When I sent my Linn Troika with 1200 LPs played to be reconditioned, I was told after inspection that it could go for another 400 or so before damage was likely to be caused. I had it done anyway.

 

BTW--Cleaner records = less wear, so now I clean ultrasonically--(it's an audible improvement)--and am hopefully looking at more than 1500 LP plays.

 

OK, so Linn was saying that - for the diamonds they use in the Troika - 1600 LPs should be good.

 

IE. 3200 sides instead of my estimate of 2800 sides.  :)

 

Agreed ... cleaner records = less wear.  Unfortunately, we just don't know whether the figures of 1000 hours or 1200 hours etc. for stylus life are for pristine grooves ... or not.  :(  As I don't want to degrade my grooves ... I'm going to assume the number refers to cleaned grooves.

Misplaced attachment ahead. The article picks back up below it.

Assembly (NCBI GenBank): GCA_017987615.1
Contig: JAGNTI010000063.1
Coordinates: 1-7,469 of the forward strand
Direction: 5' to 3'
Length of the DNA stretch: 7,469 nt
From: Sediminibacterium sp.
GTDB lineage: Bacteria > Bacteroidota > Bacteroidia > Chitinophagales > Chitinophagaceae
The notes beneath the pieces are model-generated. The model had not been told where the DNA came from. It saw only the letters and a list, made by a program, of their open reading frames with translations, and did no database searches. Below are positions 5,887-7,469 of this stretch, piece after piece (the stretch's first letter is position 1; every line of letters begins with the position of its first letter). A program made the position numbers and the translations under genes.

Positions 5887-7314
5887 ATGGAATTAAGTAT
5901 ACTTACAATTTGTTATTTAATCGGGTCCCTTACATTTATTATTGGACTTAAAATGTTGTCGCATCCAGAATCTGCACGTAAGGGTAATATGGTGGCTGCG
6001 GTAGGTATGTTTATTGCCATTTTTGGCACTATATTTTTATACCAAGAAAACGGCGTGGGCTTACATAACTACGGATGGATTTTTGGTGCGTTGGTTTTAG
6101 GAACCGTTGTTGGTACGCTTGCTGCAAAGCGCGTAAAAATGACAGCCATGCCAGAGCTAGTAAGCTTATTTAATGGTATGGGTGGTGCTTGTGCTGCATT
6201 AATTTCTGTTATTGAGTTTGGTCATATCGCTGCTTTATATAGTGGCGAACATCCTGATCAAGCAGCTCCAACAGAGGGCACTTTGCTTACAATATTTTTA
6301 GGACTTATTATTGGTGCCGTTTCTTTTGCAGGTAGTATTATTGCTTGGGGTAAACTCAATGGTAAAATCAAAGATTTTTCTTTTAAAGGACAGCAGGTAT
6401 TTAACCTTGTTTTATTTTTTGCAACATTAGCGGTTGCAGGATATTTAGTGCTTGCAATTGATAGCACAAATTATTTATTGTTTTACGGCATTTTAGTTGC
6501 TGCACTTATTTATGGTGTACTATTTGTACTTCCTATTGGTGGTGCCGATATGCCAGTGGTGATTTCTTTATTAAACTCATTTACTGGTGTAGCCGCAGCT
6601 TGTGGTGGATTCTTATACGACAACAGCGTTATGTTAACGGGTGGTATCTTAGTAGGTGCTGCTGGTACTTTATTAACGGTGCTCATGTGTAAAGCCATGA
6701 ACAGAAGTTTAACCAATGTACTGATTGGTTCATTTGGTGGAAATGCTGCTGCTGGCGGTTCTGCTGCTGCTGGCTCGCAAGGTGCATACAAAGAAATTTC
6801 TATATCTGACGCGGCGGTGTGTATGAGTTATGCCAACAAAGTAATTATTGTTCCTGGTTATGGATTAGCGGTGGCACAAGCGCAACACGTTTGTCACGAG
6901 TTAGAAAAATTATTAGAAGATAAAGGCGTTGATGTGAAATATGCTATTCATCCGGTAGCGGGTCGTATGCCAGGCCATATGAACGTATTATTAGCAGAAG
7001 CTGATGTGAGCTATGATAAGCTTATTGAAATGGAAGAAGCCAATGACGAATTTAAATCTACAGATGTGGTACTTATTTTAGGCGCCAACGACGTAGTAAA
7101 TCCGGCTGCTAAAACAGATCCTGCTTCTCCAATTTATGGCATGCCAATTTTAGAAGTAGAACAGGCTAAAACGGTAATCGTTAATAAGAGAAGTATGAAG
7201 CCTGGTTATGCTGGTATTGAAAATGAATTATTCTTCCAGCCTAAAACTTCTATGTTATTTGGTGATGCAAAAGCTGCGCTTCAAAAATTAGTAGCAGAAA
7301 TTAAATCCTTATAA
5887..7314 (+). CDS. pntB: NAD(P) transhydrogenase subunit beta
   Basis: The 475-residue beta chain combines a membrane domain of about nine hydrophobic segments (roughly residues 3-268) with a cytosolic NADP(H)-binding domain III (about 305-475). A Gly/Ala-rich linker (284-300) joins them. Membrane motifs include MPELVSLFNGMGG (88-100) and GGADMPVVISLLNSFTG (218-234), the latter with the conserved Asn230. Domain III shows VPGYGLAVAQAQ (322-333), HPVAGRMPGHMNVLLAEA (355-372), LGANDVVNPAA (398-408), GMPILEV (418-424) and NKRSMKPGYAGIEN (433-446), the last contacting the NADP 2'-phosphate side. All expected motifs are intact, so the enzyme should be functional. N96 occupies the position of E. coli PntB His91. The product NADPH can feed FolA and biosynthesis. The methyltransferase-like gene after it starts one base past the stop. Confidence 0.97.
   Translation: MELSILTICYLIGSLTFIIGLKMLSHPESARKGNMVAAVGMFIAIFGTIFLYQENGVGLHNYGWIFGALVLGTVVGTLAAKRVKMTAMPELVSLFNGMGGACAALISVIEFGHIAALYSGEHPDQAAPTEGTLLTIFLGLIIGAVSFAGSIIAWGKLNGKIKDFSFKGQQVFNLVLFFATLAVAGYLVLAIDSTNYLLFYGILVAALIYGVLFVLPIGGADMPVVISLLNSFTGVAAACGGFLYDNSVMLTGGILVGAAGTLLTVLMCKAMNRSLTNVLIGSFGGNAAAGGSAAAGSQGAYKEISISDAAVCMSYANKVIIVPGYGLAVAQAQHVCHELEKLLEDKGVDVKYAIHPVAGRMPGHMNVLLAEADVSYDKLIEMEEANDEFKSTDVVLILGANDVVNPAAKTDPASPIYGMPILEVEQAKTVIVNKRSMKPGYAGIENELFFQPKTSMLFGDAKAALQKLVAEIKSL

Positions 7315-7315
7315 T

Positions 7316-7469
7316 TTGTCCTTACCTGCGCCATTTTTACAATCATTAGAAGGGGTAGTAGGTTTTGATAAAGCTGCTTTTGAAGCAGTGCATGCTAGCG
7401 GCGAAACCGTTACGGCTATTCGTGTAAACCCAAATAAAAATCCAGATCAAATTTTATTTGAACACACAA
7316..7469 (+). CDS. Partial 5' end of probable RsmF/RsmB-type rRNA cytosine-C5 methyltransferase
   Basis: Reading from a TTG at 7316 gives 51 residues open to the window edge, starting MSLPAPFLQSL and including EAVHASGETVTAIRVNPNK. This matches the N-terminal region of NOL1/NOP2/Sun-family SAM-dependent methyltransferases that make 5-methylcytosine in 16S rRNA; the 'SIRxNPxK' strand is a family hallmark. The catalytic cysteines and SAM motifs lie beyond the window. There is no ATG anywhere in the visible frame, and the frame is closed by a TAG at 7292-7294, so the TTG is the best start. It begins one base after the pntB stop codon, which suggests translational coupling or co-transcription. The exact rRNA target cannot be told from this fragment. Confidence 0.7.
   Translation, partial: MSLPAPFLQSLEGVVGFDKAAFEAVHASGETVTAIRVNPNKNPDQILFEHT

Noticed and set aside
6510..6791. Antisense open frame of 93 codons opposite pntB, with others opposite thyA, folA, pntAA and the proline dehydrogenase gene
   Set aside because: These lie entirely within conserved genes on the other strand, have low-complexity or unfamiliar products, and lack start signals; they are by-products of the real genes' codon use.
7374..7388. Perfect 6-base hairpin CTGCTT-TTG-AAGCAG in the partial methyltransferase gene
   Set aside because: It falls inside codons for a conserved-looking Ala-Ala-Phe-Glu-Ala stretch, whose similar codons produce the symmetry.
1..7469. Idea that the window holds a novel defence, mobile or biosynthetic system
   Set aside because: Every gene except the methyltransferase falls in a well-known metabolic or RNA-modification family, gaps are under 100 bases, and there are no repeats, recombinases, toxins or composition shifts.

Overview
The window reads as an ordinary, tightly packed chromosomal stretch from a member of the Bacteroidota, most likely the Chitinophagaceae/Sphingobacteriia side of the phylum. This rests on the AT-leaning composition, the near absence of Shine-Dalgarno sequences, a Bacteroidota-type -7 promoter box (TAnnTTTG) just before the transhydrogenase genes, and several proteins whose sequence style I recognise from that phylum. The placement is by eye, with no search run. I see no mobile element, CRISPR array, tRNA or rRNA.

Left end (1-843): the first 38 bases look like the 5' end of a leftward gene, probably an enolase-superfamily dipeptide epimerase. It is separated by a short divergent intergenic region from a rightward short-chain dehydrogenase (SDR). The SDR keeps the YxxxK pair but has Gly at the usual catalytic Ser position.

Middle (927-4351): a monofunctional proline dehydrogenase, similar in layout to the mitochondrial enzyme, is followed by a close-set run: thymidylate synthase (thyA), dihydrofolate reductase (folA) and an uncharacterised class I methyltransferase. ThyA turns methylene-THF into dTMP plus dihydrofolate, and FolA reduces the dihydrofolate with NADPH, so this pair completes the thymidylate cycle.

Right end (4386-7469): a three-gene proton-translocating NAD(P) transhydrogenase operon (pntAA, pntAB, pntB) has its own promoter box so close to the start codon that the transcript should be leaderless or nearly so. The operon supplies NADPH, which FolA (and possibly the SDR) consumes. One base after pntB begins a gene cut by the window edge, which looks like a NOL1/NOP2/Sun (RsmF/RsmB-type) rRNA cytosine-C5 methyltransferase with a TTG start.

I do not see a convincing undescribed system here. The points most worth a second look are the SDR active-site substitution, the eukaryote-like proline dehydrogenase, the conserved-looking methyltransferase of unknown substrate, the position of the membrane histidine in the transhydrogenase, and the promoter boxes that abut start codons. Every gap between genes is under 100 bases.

Andy

 

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Posted (edited)

Humble pie time!

 

G'day all, I'd like to think that I'm not stupid and my general comments on phono matters are truthful and technically accurate, but alas I have to admit that a commercially made phono stage that I once regarded highly and actually recommended, has turned out to be a badly designed POS!  

 

It plays well but a little technical investigation has revealed some major design shortcomings one of which could actually cause amplifier damage because of a significant DC offset on the output!  Some amplifiers will happily tolerate this, but some amplifiers (like my own) will not!  In fact this is how I actually became aware of this design problem!  One of several I might add.  It is just as well that this particular unit is no longer in production.  Caveat Emptor!  Regards, Felix.